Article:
Crestone Needle

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Crestone Needle
Crestone needle and lower south colony lake 2008.JPG
Crestone Needle, with the upper south colony lake in the foreground.
Elevation 14,203 ft (4,329 m) NAVD 88[1]
Prominence 437 ft (133 m)[1]
Listing Colorado Fourteener
Crestone Needle is located in Colorado
Crestone Needle
Crestone Needle
Location Custer / Saguache counties
Colorado, U.S.
Range Sangre de Cristo Range, Crestones
Coordinates 37°57′53″N 105°34′36″W / 37.96472°N 105.57667°W / 37.96472; -105.57667Coordinates: 37°57′53″N 105°34′36″W / 37.96472°N 105.57667°W / 37.96472; -105.57667[2]
Topo map USGS Crestone Peak
First ascent July 24, 1916 by Albert Ellingwood and Eleanor Davis
Easiest route South Face: scramble (class 3+)

Crestone Needle, elevation 14,203 ft (4,329 m), is one of the fourteeners of Colorado, in the heart of the Sangre de Cristo Range. It is part of a group of four fourteeners known as "the Crestones", headed by Crestone Peak (0.6 miles/1 km northwest of Crestone Needle) and also including Kit Carson Mountain and Humboldt Peak.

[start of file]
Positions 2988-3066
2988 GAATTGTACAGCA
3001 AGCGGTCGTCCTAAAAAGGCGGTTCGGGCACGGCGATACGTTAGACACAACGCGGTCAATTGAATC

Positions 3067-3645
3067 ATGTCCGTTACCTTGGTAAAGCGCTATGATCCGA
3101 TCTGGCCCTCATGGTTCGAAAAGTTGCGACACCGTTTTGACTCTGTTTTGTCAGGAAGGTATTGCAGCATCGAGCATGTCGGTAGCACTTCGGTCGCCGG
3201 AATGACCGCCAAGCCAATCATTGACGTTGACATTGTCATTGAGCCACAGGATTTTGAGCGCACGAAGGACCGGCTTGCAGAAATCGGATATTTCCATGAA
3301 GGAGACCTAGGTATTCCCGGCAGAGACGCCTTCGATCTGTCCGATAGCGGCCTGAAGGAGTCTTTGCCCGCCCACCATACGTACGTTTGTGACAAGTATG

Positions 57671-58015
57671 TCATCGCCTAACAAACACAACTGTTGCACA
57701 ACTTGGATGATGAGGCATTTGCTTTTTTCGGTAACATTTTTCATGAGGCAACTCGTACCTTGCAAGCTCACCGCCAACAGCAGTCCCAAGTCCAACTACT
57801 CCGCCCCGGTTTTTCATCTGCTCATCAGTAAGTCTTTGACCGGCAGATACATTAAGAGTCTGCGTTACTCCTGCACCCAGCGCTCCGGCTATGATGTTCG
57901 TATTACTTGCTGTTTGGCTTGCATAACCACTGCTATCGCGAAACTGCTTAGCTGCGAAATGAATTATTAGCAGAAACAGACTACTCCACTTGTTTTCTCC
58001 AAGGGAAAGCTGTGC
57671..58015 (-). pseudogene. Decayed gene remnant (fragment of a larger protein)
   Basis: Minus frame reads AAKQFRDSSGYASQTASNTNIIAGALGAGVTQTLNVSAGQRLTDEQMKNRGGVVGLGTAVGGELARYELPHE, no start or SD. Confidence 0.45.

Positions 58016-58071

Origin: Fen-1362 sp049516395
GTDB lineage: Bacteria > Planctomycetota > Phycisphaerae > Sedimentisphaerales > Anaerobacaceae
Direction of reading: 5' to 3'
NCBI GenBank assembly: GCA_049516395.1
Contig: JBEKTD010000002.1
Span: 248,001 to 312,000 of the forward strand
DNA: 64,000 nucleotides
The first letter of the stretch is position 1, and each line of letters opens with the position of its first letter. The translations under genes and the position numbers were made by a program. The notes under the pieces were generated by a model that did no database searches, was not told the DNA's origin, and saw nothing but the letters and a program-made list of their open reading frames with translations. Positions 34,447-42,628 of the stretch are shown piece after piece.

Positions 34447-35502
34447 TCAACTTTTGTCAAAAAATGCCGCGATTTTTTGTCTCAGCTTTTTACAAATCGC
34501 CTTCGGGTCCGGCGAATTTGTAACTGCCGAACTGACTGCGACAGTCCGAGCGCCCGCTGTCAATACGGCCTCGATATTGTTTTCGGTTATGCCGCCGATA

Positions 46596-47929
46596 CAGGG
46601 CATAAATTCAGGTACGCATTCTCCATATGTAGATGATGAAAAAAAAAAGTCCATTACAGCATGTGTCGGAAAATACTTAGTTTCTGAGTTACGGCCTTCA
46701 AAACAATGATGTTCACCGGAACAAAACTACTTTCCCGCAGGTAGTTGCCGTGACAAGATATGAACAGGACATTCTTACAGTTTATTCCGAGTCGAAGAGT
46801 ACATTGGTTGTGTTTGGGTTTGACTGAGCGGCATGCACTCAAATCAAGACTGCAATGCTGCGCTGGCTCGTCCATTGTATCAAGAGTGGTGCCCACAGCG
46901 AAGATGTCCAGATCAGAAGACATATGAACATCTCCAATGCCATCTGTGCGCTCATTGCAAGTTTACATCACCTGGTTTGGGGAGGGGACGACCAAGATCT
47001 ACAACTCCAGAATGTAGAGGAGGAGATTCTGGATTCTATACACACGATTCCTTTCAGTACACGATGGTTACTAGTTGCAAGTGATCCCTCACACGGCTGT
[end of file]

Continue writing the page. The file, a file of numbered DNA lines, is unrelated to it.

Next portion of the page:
While not as high as Crestone Peak, and connected to it by a high, jagged ridge, Crestone Needle is regarded as a worthy climb in its own right. The easiest route is the South Face (or South Couloir), usually accessed via Broken Hand Pass from South Colony Lakes. This is a slightly exposed scramble with a few tricky moves, and is one of the more difficult standard routes among the Colorado fourteeners. However the classic route on the mountain is the Ellingwood Arete, also known as the Ellingwood Ledges Route. This is a steep ridge on the northeast side of the peak, leading directly up from the Upper South Colony Lake basin to the summit. It is a mildly technical rock climb (5.7 on the Yosemite Decimal Scale). It is particularly popular because of its inclusion in the well-known book Fifty Classic Climbs of North America by Steve Roper and Allen Steck.[3]

The peak consists mainly of granite and conglomerate. Knobby handholds are frequent near the summit. Snow fields linger around the peak throughout the summer.

Almost all fatalities on the peak occur on either the Class 4 traverse from Crestone Peak or the technical Ellingwood Ledges Route.

See also[edit]


  1. ^ a b "Crestone Needle, Colorado". Retrieved 2013-05-30. 
  2. ^ "Crestone Needle". Geographic Names Information System, U.S. Geological Survey. Retrieved 2011-02-23. 
  3. ^ Roper, Steve; Steck, Allen (1979). Fifty Classic Climbs of North America. San Francisco: Sierra Club Books. ISBN 0-87156-292-8. 

External links[edit]